In a multicenter, double-blind, randomized, controlled trial [Maternal Opioid Treatment: Human Experimental Research (MOTHER)] designed primarily to assess neonatal opioid withdrawal effects, opioid-dependent pregnant women were randomized to buprenorphine (n=86) or methadone (n=89) treatment, with enrollment at an average gestational age of 18.7 weeks in both groups. A total of 28 of the 86 women in the buprenorphine group (33%) and 16 of the 89 women in the methadone group (18%) discontinued treatment before the end of pregnancy.
Among women who remained in treatment until delivery, there was no difference between buprenorphine- treated and methadone-treated groups in the number of neonates requiring NOWS treatment or in the peak severity of NOWS. Buprenorphine-exposed neonates required less morphine (mean total dose, 1.1 mg vs. 10.4 mg), had shorter hospital stays (10.0 days vs. 17.5 days), and shorter duration of treatment for NOWS (4.1 days vs. 9.9 days) compared to the methadone-exposed group. There were no differences between groups in other primary outcomes (neonatal head circumference,) or secondary outcomes (weight and length at birth, preterm birth, gestational age at delivery, and 1-minute and 5-minute Apgar scores), or in the rates of maternal or neonatal adverse events. The outcomes among mothers who discontinued treatment before delivery and may have relapsed to illicit opioid use are not known. Because of the imbalance in discontinuation rates between the buprenorphine and methadone groups, the study findings are difficult to interpret.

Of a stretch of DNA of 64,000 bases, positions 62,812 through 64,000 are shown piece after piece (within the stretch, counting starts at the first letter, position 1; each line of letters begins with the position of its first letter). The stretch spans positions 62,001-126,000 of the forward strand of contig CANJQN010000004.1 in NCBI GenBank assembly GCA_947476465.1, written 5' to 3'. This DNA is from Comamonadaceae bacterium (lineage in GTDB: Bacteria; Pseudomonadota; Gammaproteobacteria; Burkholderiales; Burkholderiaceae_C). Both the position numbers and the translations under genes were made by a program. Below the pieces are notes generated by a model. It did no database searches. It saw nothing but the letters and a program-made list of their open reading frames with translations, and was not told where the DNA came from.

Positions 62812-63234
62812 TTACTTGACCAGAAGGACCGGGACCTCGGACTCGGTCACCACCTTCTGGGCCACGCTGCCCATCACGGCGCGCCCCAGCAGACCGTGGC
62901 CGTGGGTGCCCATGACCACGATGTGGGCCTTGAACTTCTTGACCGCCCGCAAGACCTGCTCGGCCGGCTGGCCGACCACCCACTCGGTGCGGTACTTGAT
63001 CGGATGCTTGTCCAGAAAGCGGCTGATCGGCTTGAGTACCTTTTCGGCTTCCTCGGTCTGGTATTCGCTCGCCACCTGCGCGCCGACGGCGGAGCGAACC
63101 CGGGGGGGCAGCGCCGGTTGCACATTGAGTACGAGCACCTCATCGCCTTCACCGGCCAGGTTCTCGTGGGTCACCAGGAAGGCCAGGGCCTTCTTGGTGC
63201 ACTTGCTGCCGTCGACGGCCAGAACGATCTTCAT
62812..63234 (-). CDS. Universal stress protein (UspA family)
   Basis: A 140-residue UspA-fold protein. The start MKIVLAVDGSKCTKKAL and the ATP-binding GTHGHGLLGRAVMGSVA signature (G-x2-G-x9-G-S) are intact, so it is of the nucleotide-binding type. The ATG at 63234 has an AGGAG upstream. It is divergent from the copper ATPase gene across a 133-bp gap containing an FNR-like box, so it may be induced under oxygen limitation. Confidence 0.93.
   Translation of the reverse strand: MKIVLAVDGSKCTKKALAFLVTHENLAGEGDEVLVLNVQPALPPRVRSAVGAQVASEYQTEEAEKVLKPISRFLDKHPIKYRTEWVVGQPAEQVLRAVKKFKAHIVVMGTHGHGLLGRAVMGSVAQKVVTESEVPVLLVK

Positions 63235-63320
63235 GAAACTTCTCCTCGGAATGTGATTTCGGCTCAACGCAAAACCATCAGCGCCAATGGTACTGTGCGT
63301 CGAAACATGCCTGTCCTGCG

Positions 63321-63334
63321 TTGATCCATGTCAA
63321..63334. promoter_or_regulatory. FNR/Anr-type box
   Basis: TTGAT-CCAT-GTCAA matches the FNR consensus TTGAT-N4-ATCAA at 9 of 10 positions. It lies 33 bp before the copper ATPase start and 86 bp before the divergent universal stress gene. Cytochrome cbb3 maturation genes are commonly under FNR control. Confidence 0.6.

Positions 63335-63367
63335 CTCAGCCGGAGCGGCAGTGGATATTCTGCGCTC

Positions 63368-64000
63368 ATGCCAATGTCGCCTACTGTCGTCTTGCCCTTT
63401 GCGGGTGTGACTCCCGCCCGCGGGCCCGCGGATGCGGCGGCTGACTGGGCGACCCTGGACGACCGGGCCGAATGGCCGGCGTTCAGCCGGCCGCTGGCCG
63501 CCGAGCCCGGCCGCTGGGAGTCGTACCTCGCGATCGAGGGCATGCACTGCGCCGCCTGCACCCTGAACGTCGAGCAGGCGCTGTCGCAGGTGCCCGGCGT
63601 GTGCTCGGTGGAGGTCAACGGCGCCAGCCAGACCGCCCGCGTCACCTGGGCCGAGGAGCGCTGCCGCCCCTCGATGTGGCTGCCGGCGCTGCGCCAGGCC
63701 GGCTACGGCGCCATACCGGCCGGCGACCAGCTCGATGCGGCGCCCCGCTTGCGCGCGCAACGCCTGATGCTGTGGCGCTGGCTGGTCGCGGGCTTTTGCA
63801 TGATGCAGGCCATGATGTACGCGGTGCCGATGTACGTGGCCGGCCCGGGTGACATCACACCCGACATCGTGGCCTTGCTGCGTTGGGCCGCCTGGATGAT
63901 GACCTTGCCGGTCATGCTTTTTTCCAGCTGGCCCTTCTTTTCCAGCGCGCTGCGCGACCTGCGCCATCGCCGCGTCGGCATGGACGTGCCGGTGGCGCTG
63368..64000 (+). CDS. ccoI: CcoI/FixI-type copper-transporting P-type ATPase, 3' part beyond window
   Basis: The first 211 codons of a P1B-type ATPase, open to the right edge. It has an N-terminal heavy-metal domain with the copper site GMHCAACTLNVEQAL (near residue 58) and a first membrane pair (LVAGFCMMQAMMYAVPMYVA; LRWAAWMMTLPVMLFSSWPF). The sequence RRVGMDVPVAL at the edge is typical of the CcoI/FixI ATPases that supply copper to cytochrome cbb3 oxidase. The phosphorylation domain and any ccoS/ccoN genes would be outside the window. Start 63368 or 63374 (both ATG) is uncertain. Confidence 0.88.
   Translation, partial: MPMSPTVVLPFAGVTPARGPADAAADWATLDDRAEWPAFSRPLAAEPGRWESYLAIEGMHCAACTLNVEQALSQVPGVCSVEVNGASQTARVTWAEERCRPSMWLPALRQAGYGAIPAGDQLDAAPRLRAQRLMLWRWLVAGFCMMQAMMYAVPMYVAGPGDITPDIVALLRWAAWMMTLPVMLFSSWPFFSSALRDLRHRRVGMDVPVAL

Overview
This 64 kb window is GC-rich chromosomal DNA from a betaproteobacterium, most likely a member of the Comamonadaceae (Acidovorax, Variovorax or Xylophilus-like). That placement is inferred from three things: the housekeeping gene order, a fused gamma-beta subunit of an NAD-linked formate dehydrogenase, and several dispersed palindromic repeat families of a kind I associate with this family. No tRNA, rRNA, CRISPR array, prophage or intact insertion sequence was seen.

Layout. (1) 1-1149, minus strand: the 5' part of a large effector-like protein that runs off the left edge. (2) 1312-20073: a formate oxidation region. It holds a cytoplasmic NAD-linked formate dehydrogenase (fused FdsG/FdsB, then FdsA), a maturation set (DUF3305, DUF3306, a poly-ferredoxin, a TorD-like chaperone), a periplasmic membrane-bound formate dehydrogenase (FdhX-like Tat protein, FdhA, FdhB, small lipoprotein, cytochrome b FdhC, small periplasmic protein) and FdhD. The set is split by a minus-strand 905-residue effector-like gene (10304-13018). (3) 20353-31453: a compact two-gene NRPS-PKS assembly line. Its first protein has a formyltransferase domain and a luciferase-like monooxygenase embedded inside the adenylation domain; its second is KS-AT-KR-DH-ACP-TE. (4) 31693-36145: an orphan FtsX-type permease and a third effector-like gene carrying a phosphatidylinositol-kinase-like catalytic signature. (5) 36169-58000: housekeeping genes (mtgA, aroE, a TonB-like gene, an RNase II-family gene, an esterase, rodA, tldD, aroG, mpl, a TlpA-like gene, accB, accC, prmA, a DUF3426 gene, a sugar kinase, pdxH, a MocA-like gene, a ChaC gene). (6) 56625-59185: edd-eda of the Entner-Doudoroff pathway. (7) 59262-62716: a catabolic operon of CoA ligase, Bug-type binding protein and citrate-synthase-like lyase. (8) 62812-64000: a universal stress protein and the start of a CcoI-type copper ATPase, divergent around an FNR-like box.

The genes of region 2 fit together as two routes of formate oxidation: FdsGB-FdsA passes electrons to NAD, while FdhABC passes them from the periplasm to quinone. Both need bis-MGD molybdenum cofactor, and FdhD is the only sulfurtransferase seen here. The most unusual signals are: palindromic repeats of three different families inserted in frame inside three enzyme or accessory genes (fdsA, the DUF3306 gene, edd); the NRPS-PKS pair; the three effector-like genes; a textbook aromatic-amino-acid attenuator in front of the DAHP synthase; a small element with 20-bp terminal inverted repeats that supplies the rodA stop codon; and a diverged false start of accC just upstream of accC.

The exposure margins listed below are based on body surface area comparisons (mg/m2) to the human sublingual dose of 16 mg buprenorphine via SUBOXONE sublingual tablets.
Effects on embryo-fetal development were studied in Sprague-Dawley rats and Russian white rabbits following oral (1:1) and intramuscular (IM) (3:2) administration of mixtures of buprenorphine and naloxone during the period of organogenesis. Following oral administration to rats no teratogenic effects were observed at buprenorphine doses up to 250 mg/kg/day (estimated exposure approximately 150 times the human sublingual dose of 16 mg) in the presence of maternal toxicity (mortality). Following oral administration to rabbits, no teratogenic effects were observed at buprenorphine doses up to 40 mg/kg/day (estimated exposure approximately 50 times, the human sublingual dose of 16 mg) in the absence of clear maternal toxicity.
No definitive drug-related teratogenic effects were observed in rats and rabbits at IM doses up to
30 mg/kg/day (estimated exposure approximately 20 times and 35 times, respectively, the human sublingual dose of 16 mg). Maternal toxicity resulting in mortality was noted in these studies in both rats and rabbits.
Acephalus was observed in one rabbit fetus from the low-dose group and omphalocele was observed in two rabbit fetuses from the same litter in the mid-dose group; no findings were observed in fetuses from the high-dose group. Maternal toxicity was seen in the high-dose group but not at the lower doses where the findings were observed. Following oral administration of buprenorphine to rats, dose-related post-implantation losses, evidenced by increases in the numbers of early resorptions with consequent reductions in the numbers of fetuses, were observed at doses of 10 mg/kg/day or greater (estimated exposure approximately 6 times the human sublingual dose of 16 mg). In the rabbit, increased post-implantation losses occurred at an oral dose of 40 mg/kg/day. Following IM administration in the rat and the rabbit, post-implantation losses, as evidenced by decreases in live fetuses and increases in resorptions, occurred at 30 mg/kg/day.